“I used to borrow a guitar at first. I couldn’t play, but a pal of mine had one and it fascinated me. Eventually my mother bought me one from one of those mail order firms. I suppose it was a bit crummy, when you think about it. But I played it all the time and I got a lot of practise.”
Geoff’s story is featured in the new book by Beatles historian and author David Bedford, “The Fab one hundred and Four” which tells of the evolution of The Beatles from The Quarrymen to the Fab Four.
Featured in The Fab one hundred and Four are: 1. the first published photographs of Silver Beatles’ drummer Norman Chapman. 2. the real influences in their formative years – family members, schoolmates, mentors and musical contemporaries. 3. profiles of every musician who was a member of the group – from The Quarrymen to The Beatles – from 1956 through 1962. Whether they were in the group for a night, a week, a year, two years or more, they are all mentioned here.
Listen to David’s interview with podcaster Bob Sorrentino about the book.
Aussie VideoBlogster Plastic EP interviews Jude in a fantastic two-part interview, discussing her lifelong love of John Lennon and her commitment to completing her remarkable book series on John Lennon’s life.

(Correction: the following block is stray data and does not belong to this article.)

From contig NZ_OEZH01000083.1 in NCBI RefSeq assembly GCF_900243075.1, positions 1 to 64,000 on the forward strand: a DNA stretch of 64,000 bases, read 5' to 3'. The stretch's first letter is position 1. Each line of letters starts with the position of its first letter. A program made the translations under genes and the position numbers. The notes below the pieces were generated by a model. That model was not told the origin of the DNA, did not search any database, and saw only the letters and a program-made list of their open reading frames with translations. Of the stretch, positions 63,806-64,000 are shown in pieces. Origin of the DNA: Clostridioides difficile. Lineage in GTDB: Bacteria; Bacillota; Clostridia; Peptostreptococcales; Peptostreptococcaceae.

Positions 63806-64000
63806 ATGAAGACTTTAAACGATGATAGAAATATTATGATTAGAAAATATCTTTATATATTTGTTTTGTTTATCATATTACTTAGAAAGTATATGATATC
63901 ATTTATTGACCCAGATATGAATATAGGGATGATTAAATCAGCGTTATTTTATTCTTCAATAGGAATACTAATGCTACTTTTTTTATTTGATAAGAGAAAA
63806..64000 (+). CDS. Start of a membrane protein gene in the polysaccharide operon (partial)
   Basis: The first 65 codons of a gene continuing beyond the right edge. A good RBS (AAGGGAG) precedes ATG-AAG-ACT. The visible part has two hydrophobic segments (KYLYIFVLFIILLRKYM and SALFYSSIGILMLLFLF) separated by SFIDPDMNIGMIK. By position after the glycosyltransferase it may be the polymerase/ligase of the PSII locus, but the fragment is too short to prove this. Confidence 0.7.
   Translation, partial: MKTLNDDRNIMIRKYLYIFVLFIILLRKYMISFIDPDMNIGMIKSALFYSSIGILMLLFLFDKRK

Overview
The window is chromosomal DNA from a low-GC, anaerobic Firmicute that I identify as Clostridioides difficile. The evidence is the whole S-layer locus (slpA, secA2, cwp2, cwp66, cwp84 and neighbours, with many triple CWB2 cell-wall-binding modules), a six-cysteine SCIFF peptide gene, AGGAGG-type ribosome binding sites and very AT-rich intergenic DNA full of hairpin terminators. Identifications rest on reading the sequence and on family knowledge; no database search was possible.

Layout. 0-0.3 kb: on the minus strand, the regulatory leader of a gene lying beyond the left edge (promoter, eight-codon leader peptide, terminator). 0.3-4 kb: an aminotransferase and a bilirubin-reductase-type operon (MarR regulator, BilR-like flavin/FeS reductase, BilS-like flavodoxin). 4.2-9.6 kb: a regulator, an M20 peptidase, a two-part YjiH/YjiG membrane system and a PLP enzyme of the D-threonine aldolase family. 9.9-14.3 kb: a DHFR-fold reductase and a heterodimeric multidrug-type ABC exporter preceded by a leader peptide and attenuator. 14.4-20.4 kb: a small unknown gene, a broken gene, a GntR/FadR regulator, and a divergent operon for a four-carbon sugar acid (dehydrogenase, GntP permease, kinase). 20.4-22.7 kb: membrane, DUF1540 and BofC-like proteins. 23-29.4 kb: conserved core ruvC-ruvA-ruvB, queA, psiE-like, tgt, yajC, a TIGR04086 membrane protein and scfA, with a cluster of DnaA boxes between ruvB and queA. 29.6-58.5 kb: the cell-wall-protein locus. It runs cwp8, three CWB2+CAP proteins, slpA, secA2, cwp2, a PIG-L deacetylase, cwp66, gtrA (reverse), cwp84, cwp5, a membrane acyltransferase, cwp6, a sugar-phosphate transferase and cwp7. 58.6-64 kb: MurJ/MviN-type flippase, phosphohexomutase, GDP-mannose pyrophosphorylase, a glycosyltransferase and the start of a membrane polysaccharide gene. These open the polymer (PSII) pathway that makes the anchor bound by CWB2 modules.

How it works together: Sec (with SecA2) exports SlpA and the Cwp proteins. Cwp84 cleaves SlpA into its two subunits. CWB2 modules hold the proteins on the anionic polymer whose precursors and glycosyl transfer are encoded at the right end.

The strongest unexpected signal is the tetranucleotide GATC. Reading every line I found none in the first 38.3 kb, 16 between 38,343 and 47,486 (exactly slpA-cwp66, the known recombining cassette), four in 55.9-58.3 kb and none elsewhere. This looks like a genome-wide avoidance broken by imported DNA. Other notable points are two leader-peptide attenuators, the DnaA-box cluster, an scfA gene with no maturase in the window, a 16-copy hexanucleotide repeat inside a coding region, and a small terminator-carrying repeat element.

They discuss her books and her current book and looking at the incredible recording process of The Beatles’ first LP, Please Please Me.
The Beatles had just returned from their second trip to Hamburg and were guests of The Swinging Blue Genes at the Cavern for their welcome home appearance. They were already by far the best group in Liverpool. Everything about them was exciting and intoxicating. They seemed to be infused with even more vigour and passion than before. The transformation was unbelievable, with their gyrating hips, humorous banter on stage and sexy outfits- clad in tight black leather with Cuban heeled boots.
Their repertoire was now wide-ranging making them stand out from other bands. The Beatles sound was unique and addictive their energy palpable. Liverpool had never seen or heard anything quite like them before. We couldn’t get enough of them.